Back

Alternative Container Design for Large Acreage Revegetation

Background
Revegetation of arid lands disturbed by fire, or by cropping, mining, and other activities, represent a continuous and substantial expenditure by the responsible entities. Federal legislation such as the Surface Mining Control and Reclamation Act, the Conservation Reserve Program, and Comprehensive Environmental Response, Compensation, and Liability Act require the planting of native seed/seedlings and the expenditure of millions of dollars annually on sites that are highly disturbed or contaminated from activities such as mining, agriculture, industrial activities, and forest fires.

With regards to arid land shrubs, mechanical seeding and transplanting of nursery-grown plant materials compete directly for revegetation dollars but are not equal in their efficacy. Mechanical seeding is an inexpensive, but highly ineffective means of restoring arid land shrubs to disturbed sites. Mechanical seeding of arid land shrubs has proven largely ineffective for several reasons, including low seed efficiency, low seed availability, inability to effectively produce large quantities of seed from appropriate genotypes, and the increased hazard of noxious weeds introduction either naturally or from wildland seed collections. Transplanting of nursery propagated arid land shrubs, in contrast, negates many of these concerns and is highly successful but can be prohibitively expensive. If the cost of effective arid land planting stock can be substantially reduced, however, transplanting will likely become the revegetation method of choice on millions of acres of lands damaged by fire, mining, agricultural activities, and other disturbances.

The primary cause for this failure to produce cost-effective arid land planting stock is the lack of a container system designed specifically for arid land plant species. Current container systems have been designed for horticultural and forestry applications. In general, plant species grown for these applications are ecologically, morphologically, and physiologically different than arid land plant species grown for restoration projects. When these factors are taken into account, it is possible to design a short duration, high-density plant container system that will minimize nursery inputs without sacrificing infield survival. The benefit to be realized by clients is an inexpensive, highly adaptable source of arid lands planting stock that provides successful field establishment. A substantial potential market exists for a container plant system that produces low cost seedlings for arid lands restoration projects.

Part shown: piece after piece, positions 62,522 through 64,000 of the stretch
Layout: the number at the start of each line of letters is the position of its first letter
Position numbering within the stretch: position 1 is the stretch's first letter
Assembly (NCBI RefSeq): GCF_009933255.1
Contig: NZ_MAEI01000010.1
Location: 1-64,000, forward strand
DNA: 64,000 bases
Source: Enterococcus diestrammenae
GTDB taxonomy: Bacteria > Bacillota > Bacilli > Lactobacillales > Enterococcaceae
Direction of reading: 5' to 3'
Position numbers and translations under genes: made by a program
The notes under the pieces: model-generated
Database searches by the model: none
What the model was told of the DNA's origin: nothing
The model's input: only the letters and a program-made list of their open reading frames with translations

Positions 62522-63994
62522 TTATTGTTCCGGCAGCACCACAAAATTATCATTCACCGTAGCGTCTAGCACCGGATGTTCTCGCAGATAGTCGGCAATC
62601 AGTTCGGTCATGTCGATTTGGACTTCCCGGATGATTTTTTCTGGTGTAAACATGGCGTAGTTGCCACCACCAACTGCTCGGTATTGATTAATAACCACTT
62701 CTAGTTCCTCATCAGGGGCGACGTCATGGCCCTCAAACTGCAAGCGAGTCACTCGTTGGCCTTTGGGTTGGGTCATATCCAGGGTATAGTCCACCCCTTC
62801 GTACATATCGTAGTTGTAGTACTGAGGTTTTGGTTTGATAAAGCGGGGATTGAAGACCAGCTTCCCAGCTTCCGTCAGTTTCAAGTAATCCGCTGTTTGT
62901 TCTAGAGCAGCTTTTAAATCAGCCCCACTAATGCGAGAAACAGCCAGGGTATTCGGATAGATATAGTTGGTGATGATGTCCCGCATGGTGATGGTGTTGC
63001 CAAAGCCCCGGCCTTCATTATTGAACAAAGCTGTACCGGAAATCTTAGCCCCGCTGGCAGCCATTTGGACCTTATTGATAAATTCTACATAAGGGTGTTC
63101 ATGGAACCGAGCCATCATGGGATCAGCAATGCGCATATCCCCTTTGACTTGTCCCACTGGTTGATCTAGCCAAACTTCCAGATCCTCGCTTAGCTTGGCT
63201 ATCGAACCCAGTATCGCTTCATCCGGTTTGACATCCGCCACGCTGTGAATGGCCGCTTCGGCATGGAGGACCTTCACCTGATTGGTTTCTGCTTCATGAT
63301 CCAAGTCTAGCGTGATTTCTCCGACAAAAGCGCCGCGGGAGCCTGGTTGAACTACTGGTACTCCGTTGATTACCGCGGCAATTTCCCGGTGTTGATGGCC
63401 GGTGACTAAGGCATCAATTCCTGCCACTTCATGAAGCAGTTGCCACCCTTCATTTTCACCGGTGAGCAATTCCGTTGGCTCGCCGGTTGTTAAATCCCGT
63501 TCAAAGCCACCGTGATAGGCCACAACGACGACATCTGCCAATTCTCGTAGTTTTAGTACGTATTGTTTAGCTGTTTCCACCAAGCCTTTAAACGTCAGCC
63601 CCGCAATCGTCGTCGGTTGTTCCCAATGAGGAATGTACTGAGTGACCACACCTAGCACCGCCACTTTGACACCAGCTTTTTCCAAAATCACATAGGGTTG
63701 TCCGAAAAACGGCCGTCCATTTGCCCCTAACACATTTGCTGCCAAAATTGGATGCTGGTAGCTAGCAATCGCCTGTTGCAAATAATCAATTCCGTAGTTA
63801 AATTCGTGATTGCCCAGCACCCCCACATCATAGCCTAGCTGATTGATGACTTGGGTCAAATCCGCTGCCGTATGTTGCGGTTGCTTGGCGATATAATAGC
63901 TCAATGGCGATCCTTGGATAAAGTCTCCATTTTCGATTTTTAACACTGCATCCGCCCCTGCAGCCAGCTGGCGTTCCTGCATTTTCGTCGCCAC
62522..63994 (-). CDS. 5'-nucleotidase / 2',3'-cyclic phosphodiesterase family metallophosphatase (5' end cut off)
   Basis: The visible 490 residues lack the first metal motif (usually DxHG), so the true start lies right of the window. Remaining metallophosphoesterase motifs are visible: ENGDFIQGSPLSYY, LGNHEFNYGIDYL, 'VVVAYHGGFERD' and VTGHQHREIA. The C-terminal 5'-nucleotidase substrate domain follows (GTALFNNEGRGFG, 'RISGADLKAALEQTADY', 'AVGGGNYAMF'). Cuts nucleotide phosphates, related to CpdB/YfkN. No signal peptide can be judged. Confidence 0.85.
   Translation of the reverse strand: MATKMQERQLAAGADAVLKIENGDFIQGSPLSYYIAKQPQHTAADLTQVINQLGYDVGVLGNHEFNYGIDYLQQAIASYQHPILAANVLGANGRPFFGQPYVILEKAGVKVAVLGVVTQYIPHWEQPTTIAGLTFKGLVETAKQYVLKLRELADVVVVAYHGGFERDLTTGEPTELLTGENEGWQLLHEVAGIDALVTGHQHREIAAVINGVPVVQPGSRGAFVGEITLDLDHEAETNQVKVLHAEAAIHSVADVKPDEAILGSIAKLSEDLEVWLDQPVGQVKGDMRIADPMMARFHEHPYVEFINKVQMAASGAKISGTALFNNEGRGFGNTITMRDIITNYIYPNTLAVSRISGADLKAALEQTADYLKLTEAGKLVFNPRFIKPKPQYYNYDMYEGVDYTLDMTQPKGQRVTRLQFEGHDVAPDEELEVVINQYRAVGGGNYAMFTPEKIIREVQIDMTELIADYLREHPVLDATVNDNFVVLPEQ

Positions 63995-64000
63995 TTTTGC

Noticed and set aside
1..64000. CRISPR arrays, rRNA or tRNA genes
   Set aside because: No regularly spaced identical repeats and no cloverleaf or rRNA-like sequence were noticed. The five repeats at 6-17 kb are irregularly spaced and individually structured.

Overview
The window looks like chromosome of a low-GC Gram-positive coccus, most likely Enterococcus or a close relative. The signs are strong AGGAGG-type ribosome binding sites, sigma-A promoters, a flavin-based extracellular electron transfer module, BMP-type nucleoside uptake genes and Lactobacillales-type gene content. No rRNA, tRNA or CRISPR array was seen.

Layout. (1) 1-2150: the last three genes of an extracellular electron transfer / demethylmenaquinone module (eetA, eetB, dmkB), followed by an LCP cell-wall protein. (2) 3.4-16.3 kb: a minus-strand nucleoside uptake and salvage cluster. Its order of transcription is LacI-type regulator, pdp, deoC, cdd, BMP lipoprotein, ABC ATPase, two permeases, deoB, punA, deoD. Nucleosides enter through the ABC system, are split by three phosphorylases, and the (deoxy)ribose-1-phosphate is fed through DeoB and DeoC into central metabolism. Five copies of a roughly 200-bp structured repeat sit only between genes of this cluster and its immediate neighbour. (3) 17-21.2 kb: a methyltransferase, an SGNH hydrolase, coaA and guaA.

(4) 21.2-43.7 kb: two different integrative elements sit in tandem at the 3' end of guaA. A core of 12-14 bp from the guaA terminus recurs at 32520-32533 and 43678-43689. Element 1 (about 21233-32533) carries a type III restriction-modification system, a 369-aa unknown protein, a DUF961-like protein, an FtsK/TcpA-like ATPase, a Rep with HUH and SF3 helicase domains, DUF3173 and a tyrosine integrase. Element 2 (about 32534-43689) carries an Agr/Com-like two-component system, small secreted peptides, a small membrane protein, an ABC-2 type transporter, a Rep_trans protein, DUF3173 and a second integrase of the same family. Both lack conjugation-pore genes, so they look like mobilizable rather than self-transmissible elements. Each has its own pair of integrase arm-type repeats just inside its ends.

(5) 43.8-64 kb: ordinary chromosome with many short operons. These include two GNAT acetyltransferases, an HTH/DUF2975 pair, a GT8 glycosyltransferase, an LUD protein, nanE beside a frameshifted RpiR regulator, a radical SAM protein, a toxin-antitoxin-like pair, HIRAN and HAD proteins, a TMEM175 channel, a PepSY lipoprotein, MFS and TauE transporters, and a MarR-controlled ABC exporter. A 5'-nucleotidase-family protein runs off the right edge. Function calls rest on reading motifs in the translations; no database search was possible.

Bitterroot Restoration, Inc. in collaboration with U.S. Department of Agriculture, Agricultural Research Services received a Phase I U.S. Department of Agriculture Small Business Initiative Research grant to develop a low cost alternative container design for use in large-scale transplanting projects in arid lands. This project is being conducted at a number of locations across the western United States including the Idaho National Environmental Research Park at the INEEL.

Objectives
The technical objective addressed with fieldwork at the INEEL was to determine the percentage survival of sagebrush established in Booth Tubes versus other currently used forestry containers.

Accomplishments through 2002
Nine field study sites were established throughout the Western United States. The various sites represented different potential client types (i.e., mine industry, federal agency), different initial site conditions, and a broad geographic area. All sites experienced the continuing Western drought.

Each study site consisted of a completely randomized block of 200 replicates per treatment. Treatments were (1) 8 x 1 Booth Tube, (2) 164 cm3 (10 in3) Ray Leach Cone-tainer, (3) 65 cm3 (4 in3) Ray Leach Cone-tainer, (4) Ecopot-PS-315, (5) PaperPot-FS-315, and (6) Zipset Plant Band 1.25 x 6 in. Plant materials in all container types were produced under greenhouse conditions. Shipping and packing times for each container type were recorded. Field planting with hand planting tools occurred from mid-March through early May. Field planting times for each container type were recorded at each site. Field data (survival and height) collection occurred in August and September with one exception. The La Plata, New Mexico, site was dropped from the study because of complete mortality resulting from severe drought as reported by the project cooperator.